The opinion of the court was delivered by: Charles P. Kocoras, District Judge:
This case comes before the Court on Plaintiff Agri-Best Holdings, LLC's ("Agri-Best") motion to strike and/or dismiss Defendant American Gold Label Foods, Inc.'s ("American Gold") affirmative defenses and counterclaims, pursuant to Federal Rules of Civil Procedure 12(b)(6) and 12(f) and 11 U.S.C. § 362(a). For the reasons stated below, the motion is granted in part and denied in part.
In 2008, Agri-Best and American Gold entered into an agreement, whereby Agri-Best agreed to provide beef to American Gold. As part of the agreement, Agri-Best allegedly warranted the beef's merchantability and good color and condition. Over time, Agri-Best delivered beef but, in numerous instances, American Gold failed to pay because Agri-Best allegedly failed to provide quality beef.
On October 5, 2010, Agri-Best filed for bankruptcy in the United States Bankruptcy Court for the Northern District of Illinois. Agri-Best's bankruptcy filing triggered an automatic stay of all actions against Agri-Best. Wells Fargo National Association ("Wells Fargo") has a security interest in all of Agri-Best's assets. On November 10, 2010, Agri-Best filed a Complaint against American Gold seeking to collect $900,326.50 for beef ordered by American Gold on various dates. Without seeking relief from the automatic stay, on April 27, 2011, American Gold filed its Second Amended Answer and asserted four affirmative defenses and three counterclaims. Agri-Best filed a motion to strike and/or dismiss American Gold's affirmative defenses and counterclaims.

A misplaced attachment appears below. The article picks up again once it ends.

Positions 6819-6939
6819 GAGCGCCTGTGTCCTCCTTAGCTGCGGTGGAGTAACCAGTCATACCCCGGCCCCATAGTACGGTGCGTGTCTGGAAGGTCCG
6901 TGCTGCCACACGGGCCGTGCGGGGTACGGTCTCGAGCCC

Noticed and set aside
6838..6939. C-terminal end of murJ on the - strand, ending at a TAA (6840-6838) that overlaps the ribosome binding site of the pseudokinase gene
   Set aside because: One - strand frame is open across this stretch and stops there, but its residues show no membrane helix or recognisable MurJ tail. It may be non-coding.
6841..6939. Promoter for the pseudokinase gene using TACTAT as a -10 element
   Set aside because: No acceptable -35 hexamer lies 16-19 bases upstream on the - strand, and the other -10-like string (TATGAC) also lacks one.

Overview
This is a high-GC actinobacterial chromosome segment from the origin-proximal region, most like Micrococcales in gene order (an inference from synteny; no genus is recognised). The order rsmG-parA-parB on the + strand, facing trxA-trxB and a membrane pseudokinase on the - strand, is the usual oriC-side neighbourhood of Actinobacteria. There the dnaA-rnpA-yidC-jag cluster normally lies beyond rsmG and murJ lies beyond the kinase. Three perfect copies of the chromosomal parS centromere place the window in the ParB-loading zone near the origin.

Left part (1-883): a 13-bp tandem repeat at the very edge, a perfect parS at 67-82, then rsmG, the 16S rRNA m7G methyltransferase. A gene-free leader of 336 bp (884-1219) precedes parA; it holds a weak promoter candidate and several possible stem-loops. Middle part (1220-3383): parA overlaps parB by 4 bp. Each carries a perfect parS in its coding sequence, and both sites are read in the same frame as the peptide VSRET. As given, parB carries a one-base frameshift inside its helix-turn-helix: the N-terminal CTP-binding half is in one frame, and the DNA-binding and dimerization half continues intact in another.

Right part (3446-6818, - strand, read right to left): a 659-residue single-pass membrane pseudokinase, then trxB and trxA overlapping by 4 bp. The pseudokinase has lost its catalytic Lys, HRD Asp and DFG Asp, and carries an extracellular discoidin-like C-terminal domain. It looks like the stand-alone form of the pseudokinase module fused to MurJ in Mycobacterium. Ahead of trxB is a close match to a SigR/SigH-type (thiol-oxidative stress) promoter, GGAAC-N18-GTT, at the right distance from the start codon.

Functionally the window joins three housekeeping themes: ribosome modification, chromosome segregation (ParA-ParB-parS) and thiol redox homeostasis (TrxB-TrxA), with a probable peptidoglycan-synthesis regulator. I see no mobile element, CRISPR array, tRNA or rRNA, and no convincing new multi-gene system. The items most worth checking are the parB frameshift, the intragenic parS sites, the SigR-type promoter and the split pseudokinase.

A motion to dismiss tests the legal sufficiency of a pleading. In re HealthCare Compare Corp. Sec. Litig., 75 F.3d 276, 279 (7th Cir. 1996). A court grants a motion to dismiss when the counter-plaintiff alleges no set of facts entitling him or her to relief. Id. In ruling on a motion to dismiss, a court must accept the well-pleaded allegations of the counterclaim as true, construe the allegations in the light most favorable to the counter-plaintiff, and draw all reasonable inferences in favor of the counter-plaintiff. See Hentosh v. Herman M. Finch Univ. Of Health Scis./The Chicago Med. Sch., 167 F.3d 1170, 1173 (7th Cir. 1999).Further, a "court may strike from a pleading an insufficient defense or any redundant, immaterial, impertinent, or scandalous matter." Fed. R. Civ. P. 12(f).
I. This Court Dismisses American Gold's Counterclaims
Agri-Best argues that this Court must dismiss American Gold's counterclaims because the automatic stay bars claims against Agri-Best. American Gold responds that its counterclaims do not violate the automatic stay because the counterclaims are an allowable claim for recoupment.
Once a bankruptcy petition is filed, all entities are automatically stayed from commencing judicial action against the debtor or from doing any act to recover a pre-petition claim against the debtor. 11 U.S.C. § § 362(a)(1), (6). The automatic stay, however, does not bar a counterclaim for recoupment against the debtor. In re Chapman, 265 B.R. 796, 807 (Bankr. N.D. Ill. 2001). A recoupment counterclaim exists where the alleged claims arise out of the same transaction or the claims are so closely intertwined that the court cannot fairly determine one without resolving the other. In re Clark Retail Enterprises, Inc., 2003 WL 21991624, at *11 (Bankr. N.D. Ill. Aug. 18, 2003); Chapman, 265 B.R. at 807. Courts must narrowly construe the recoupment doctrine because it alters the Bankruptcy Code's policy favoring equal treatment of creditors. Chapman, 265 B.R. at 807.